Before we get to the cartoon, two announcements for my Vancouver friends.
- Morgan Brayton’s show Raccoonery at the Vancouver Fringe Festival on Granville Island is funny as hell, brilliantly performed and just generally entertaining. There are three more shows – September 16, 17 and 19 – and tickets are $17, including a Fringe membership. Go, go, go.
- I’m teaching The Art of Social Media starting Wednesday evening, September 15 at Emily Carr University of Art and Design (also on Granville Island). This six-session course looks at social media basics, with a special focus on the arts, self-expression and marketing. There are still a few spaces left – more info here (and more social media courses here).
I’ve posted a few times about how my unease at the way social media can help a marketing mentality shape our self-expression and online relationships. Obsessing over metrics and follower counts is the beginning; before you know it, you’re thinking of romantic dinners and late-night liaisons as “conversions.”
But give marketing – especially online marketing – its due. The same thing has happened with marketing that happened with video, audio and many other fields: tools that were priced far out of our reach only a few years ago are suddenly cheap (or even free) and readily available.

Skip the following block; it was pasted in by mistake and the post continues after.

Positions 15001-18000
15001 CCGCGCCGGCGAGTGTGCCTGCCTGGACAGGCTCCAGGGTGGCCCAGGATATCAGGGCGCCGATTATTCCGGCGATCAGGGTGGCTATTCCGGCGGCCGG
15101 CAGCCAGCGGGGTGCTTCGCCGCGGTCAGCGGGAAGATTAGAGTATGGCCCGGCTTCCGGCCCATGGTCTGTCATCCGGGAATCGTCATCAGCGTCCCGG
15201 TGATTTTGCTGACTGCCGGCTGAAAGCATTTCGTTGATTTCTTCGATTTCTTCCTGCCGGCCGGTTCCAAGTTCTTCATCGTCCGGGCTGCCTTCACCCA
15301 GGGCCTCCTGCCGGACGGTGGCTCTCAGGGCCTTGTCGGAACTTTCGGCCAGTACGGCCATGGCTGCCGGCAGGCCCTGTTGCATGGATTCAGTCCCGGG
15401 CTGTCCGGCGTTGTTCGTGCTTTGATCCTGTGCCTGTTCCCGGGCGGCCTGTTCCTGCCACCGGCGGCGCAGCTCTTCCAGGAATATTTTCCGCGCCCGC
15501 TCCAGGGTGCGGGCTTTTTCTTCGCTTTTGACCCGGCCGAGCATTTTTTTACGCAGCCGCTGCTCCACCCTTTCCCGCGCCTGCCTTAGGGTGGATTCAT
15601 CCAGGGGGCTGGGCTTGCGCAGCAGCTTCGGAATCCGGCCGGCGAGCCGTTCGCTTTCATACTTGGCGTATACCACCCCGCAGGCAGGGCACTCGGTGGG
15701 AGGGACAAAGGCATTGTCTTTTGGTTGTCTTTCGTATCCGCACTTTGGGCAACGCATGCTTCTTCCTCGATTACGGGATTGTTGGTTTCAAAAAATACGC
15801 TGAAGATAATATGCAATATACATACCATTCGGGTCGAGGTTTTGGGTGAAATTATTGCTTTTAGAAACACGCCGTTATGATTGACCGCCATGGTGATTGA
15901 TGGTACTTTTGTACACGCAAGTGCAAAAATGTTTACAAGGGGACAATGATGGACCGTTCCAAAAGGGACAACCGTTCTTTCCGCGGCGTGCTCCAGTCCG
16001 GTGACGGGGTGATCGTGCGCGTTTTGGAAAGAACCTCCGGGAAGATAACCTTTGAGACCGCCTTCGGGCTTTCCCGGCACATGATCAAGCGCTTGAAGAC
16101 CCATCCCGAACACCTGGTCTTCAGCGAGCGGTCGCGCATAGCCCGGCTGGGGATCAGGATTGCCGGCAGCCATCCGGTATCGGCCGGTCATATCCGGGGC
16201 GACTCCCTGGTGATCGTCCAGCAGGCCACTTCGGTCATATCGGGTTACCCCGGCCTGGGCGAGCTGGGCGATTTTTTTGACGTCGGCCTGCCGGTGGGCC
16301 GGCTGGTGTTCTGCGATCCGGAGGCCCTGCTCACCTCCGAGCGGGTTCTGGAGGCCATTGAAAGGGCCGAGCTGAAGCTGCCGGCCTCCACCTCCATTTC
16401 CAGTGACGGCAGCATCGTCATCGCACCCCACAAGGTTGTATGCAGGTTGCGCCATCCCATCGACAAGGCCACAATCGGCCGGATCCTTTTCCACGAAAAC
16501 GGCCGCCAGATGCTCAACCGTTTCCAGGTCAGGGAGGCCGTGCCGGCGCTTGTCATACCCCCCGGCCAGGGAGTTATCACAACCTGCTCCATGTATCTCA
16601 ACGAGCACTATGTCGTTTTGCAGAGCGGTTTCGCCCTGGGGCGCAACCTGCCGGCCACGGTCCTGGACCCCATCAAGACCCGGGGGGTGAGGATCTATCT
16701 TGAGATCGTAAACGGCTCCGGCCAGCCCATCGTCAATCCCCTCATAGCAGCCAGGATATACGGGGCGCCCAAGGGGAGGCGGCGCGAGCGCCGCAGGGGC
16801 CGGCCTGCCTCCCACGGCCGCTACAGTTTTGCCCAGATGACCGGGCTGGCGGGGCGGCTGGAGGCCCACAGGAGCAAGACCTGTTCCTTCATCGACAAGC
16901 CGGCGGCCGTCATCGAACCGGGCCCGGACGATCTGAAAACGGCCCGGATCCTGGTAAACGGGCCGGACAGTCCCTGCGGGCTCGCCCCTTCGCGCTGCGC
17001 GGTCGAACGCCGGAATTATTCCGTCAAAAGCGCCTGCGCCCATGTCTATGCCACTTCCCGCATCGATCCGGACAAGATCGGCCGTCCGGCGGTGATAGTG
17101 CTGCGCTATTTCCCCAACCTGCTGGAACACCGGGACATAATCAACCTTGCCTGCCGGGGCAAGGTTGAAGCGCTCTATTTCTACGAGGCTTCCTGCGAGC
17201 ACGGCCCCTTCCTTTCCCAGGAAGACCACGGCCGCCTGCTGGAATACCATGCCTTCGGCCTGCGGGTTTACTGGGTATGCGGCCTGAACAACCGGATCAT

Google Analytics is probably the best-known of those tools, now joined by innovators likeChartbeat. You’ll also find everything from keyword analysis… to Facebook demographic numbers (a Facebook Ads account opens up a huge window into the makeup of their users, even if you never buy a single ad)… to sophisticated e-mailing list services like Campaign Monitor and MailChimp… to simple A/B testing plugins for your blog.
But there’s a cautionary note to sound here. Case in point: if you’re old enough to remember the advent of desktop publishing, then 1) I hope you can read this through your bifocals, and 2) you’ll also remember the eyeball-searing newsletters and posters pumped out by folks who could read the PageMaker manual but didn’t have a clue about design. (Sixty different typefaces on one page! Cool!)
The point is that a tool might be easy to use, but it isn’t necessarily easy to use well. And reading even a few books about, say, analytics – I’m a fan of Avinash Kaushik‘s, for example – will put you head and shoulders above most of the rest of us.
And once you know how to use a tool well, you’ll be in a much better position to use it (or when not to) to achieve the things that really matter to you, whether it’s valuable business conversions or meaningful personal connections.